Post # 1
(sorry if this has been posted)
Alright…I’m asking for stories here. Ladies in the military. Have you enjoyed your experience? If you had a different job, would you enjoy it more? What job do you have? Can I even write this post? The ultimate question, four year or six year?
(will delete if this is offensive…I just would like to open the discussion).
Background if you want it. I’m 22. Unmarried but in a relatively new relationship with a military guy who does not want me to join. I do not have a degree and can not afford one but that is not the primary reason I want to join, though a factor. I would need to train for BMT but I’m not out of shape (5’8′ 140 lbs). I think I would score well on my ASVAB…how much does that influence what job I would get, realistically? I am planning on joining the Air Force. I am studying, as well. I scored in the 99th percentile nationally for my pre-nursing school exam, for reference. I cannot enlist until September 10th per my recruiter, so I have time to prepare. Any advice to prepare?
Post # 3
Bump. NO ladies in the military here?
Post # 4
I’m going from second-hand info here, so sorry if that’s not what you wanted! Maybe it’ll tide you over until someone who’s actually in the military sees this :).
A woman I know in the military was dating someone who’s an officer, and they either had to keep it secret, or get engaged immediately. They ended up breaking up, because it was too much pressure. It’s also been hard for her to find someone since she moves often. Even if you don’t have the officer/enlisted quandry, it’s going to be hard to stay together.
That said, obviously there’s more to life than finding a guy, so go with what you want, ultimately. It’s just something to keep in mind!
Also, there’s this!
Post # 5
I have a friend in the military. She loved it. She was the sort of person who needed discipline and was not really sure of what else to do with her life. She also enjoys being one of the boys.
That said, she regrets reenlisting the last time. She’s finding herself feeling some age pressures (related to children) and problems with dating and the “when you’re deployed” mentality of some of the guys.
But i would never, under any circumstance, say you should join if it has ANYTHING to do with this boyfriend.
Post # 6
I did BMT out of high school and was very active in sports prior. I felt like it was easy. If you’re going to train, I recommend running. Of course this was 2001 for me. I was USAf and joined for school money. As far as a guy I’m not married to at 22 telling me what to do with my career? Um no. I’m not going to lie and tell you it’s everything your recruiter cracks it up to be, and then boom I ran into wartime (joined May 2001) but it certainly has its benefits. It’s 8 years since I separated and they are still paying for my Masters degree and hello VA house loan. You can pm me for more details. There was stuff my recruiter definitely left out, like when he told me to lie about my marijuana use as a teen & then surprise! I needed a top secret clearance! Haha. (I passed lol)
Post # 7
I’m in the Navy, but joining the military is something that will take over your life. The branch you’re joining will need to know everything about your past, including medical history, mental health counseling, any drug use, traffic tickets, felonies, everything.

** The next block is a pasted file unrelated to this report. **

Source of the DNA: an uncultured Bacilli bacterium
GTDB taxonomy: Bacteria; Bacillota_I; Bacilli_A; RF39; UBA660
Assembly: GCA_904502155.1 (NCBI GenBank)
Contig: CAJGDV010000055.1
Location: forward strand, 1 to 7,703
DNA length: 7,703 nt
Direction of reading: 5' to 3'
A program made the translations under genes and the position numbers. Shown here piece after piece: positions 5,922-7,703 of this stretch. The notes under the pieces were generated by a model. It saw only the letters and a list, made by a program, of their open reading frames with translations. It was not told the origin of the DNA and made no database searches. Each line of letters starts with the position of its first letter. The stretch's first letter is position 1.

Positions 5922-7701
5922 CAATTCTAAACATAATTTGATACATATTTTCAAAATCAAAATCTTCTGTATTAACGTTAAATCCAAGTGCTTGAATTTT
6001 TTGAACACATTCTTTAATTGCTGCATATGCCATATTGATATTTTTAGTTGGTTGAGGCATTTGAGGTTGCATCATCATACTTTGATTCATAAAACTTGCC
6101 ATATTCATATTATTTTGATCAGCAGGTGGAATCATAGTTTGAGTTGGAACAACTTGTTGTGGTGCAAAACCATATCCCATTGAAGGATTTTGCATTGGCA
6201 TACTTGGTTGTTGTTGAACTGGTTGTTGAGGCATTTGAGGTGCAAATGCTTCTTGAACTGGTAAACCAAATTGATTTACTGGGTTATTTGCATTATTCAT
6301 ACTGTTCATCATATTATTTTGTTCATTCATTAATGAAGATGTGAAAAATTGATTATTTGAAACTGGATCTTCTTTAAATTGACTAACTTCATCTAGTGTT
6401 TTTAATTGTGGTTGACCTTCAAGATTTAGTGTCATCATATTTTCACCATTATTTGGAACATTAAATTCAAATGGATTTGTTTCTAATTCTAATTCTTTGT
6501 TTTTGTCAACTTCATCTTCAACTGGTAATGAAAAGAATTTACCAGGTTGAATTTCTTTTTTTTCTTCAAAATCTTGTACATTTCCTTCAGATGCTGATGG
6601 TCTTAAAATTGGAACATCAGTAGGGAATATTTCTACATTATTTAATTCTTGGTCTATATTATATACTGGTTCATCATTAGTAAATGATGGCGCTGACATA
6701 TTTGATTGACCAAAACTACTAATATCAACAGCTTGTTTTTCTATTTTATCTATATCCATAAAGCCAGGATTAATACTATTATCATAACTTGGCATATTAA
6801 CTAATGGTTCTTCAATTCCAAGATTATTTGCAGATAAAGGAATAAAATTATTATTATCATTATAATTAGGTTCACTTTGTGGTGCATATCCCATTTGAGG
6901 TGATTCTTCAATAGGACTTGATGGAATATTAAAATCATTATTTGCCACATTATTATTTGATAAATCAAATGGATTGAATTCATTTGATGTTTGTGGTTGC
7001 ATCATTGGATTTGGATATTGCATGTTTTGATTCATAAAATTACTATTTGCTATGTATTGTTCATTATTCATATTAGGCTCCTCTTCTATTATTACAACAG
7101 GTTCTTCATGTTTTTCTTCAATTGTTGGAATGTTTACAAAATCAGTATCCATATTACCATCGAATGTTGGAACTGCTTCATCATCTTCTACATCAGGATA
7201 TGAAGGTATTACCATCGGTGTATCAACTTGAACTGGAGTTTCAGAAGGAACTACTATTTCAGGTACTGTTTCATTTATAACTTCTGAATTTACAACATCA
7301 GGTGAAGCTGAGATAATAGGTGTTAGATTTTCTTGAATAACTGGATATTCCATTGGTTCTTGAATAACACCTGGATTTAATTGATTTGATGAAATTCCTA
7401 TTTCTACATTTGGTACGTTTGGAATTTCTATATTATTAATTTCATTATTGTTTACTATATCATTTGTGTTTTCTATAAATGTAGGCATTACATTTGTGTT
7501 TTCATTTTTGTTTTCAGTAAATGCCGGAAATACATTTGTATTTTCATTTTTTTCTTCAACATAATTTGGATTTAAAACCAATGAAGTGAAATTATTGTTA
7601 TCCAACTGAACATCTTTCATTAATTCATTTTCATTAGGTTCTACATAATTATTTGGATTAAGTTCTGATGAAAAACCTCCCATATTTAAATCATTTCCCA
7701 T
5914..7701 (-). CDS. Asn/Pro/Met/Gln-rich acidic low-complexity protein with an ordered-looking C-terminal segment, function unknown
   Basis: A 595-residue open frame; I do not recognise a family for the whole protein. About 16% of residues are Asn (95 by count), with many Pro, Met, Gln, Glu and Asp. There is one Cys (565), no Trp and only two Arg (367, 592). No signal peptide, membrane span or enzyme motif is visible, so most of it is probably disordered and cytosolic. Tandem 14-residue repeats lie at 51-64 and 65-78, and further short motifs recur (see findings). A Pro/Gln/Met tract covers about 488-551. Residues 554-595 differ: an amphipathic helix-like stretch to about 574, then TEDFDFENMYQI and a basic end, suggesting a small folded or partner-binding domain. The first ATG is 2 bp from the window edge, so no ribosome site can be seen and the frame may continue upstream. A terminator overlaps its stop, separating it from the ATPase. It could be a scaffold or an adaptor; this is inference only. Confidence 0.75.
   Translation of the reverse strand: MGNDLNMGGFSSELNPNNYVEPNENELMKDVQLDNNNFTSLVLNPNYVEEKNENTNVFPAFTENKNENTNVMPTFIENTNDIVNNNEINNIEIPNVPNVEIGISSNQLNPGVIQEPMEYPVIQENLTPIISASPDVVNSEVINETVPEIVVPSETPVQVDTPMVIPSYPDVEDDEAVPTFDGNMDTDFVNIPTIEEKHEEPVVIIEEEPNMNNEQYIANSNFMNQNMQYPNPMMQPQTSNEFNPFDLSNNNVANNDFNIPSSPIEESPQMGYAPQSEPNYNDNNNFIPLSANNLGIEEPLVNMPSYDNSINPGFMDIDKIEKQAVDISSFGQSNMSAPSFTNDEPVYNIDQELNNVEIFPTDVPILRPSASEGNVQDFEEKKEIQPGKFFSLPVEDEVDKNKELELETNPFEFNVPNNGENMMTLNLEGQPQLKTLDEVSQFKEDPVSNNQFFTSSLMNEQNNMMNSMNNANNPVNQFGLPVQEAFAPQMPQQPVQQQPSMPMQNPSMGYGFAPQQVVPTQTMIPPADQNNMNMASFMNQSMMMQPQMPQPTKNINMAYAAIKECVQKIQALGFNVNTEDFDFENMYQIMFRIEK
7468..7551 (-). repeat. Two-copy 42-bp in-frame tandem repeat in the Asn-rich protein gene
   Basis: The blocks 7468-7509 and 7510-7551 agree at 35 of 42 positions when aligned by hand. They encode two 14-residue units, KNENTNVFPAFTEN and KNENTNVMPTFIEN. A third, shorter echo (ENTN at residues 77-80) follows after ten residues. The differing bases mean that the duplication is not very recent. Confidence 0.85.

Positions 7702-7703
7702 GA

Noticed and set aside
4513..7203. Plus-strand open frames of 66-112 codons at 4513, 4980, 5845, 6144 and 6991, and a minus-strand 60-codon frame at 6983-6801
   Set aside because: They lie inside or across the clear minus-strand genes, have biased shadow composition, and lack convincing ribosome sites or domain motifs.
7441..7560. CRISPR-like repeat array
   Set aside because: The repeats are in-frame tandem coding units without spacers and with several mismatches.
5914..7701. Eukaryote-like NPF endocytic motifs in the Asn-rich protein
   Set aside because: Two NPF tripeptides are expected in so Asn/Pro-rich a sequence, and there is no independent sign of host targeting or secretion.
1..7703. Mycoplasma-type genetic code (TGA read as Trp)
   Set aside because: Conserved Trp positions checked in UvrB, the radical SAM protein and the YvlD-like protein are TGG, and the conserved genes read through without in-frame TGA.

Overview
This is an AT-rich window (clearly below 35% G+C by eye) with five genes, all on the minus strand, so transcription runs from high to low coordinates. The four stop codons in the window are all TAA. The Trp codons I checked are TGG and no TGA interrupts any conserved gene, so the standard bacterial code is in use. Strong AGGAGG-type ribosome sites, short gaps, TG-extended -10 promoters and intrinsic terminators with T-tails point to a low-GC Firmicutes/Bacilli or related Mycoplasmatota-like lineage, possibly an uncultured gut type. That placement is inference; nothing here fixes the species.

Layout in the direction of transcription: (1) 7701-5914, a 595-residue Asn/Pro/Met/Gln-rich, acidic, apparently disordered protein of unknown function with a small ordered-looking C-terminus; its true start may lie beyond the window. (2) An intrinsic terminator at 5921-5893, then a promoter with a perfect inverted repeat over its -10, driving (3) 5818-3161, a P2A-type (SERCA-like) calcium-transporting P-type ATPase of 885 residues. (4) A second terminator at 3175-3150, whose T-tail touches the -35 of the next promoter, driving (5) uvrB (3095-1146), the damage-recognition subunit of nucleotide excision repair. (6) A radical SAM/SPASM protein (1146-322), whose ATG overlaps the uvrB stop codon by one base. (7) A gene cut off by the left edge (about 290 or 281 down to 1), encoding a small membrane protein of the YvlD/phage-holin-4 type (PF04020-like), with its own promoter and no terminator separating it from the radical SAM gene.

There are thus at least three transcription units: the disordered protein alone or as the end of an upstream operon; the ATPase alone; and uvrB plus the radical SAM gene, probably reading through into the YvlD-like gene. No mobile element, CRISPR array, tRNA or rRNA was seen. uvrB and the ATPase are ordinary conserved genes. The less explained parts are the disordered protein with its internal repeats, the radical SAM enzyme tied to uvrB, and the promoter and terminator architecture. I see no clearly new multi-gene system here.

The job you are allowed to choose is most definitely determined by your ASVAB score. There are jobs that will not be offered to you unless you score a certain amount. You job can also determind if they need you to enlist for 4 or 6 years, initially. I would really recommend 4 for your first term.
I know plenty of people who have joined because they want to go to school, so I don’t see that as necessarily a bad reason. It is only bad if you have a completely negative attitude towards the military and show it on a regular basis. No point in making yourself miserable, you signed the paperwork, right?
If you’re joining the Air Force I can’t really tell you what your boot camp will be like, but as with any service, you’ll go, graduate, transfer to a site that will train you for your job, and PCS to wherever your first duty station is.
I could probably type up a book, but I have an appointment soon, so feel free to PM me if you have any specific questions. To be honest, I love being enlisted and I can’t imagine my life without it. There are pros and cons as with any job, but the friends you make and the pride you feel always help with the bad.
Post # 8
- Wedding: November 2013 - St. Augustine Beach, FL
Pros – job security for the most part, great benefits, actual retirement benefits if you stay on that long, regimented liefstyle, some travel to cool places (Ramstein Air Base, Germany)
Cons – military picks your job, military picks where you will be based (may not be an awesome place, i.e. Minot, ND), have to do reserves even once you’re done, military and especially AF has bad track record with women (i.e. rapes/assualts), only guaranteed placement within 100 miles of spouse, dangerous job
If you’re not 100% sure, it’s a good idea to wait another year to determine whether you are actually sure. Also, per my stepdad who is retired Navy it’s better to go in as an officer than an enlistee.
Post # 9
Keep in mind that the military is currently downsizing and people are getting kicked out right and left. They are being VERY selective about who they allow to join at this point.